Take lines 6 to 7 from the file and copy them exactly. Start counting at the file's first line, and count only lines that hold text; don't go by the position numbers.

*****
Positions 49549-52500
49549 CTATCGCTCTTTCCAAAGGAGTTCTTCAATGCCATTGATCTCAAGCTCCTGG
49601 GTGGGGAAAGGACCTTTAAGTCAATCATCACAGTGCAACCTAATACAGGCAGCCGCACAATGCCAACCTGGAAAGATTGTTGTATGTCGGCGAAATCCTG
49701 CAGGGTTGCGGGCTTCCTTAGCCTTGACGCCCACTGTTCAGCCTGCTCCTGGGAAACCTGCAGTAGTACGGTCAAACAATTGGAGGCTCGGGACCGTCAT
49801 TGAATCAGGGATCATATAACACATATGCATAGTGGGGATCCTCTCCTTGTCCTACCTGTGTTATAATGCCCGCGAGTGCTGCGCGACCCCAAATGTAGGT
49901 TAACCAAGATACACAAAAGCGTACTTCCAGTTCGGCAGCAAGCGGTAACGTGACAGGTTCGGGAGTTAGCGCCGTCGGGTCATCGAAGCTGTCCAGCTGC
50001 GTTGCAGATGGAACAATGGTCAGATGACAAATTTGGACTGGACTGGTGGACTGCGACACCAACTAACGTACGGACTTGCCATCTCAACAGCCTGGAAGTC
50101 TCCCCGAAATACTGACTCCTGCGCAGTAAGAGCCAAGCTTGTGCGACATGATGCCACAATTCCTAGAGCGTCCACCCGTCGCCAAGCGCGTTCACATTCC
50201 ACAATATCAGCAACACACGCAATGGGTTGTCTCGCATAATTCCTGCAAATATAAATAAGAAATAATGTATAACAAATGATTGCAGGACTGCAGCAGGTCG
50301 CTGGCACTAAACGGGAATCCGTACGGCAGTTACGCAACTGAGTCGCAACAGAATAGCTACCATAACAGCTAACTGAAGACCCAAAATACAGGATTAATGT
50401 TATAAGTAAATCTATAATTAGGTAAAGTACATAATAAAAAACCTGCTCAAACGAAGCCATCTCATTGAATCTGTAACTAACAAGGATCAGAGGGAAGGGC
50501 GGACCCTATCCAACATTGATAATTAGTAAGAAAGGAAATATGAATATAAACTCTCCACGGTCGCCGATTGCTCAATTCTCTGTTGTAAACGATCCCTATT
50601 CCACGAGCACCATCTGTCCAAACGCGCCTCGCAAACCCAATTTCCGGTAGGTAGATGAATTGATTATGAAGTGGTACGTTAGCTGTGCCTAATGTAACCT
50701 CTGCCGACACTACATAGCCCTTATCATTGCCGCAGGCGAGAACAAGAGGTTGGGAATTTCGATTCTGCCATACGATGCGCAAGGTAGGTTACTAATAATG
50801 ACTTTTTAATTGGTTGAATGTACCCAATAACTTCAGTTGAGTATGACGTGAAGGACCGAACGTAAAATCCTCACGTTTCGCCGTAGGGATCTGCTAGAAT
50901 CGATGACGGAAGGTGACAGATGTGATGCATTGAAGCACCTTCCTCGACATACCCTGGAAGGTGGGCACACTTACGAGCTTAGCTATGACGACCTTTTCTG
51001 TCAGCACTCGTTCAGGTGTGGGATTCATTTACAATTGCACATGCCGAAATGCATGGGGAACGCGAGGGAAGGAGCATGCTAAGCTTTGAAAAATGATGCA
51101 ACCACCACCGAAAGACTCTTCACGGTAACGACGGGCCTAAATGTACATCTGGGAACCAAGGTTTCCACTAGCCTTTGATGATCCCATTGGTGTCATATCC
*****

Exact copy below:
49901 TAACCAAGATACACAAAAGCGTACTTCCAGTTCGGCAGCAAGCGGTAACGTGACAGGTTCGGGAGTTAGCGCCGTCGGGTCATCGAAGCTGTCCAGCTGC
50001 GTTGCAGATGGAACAATGGTCAGATGACAAATTTGGACTGGACTGGTGGACTGCGACACCAACTAACGTACGGACTTGCCATCTCAACAGCCTGGAAGTC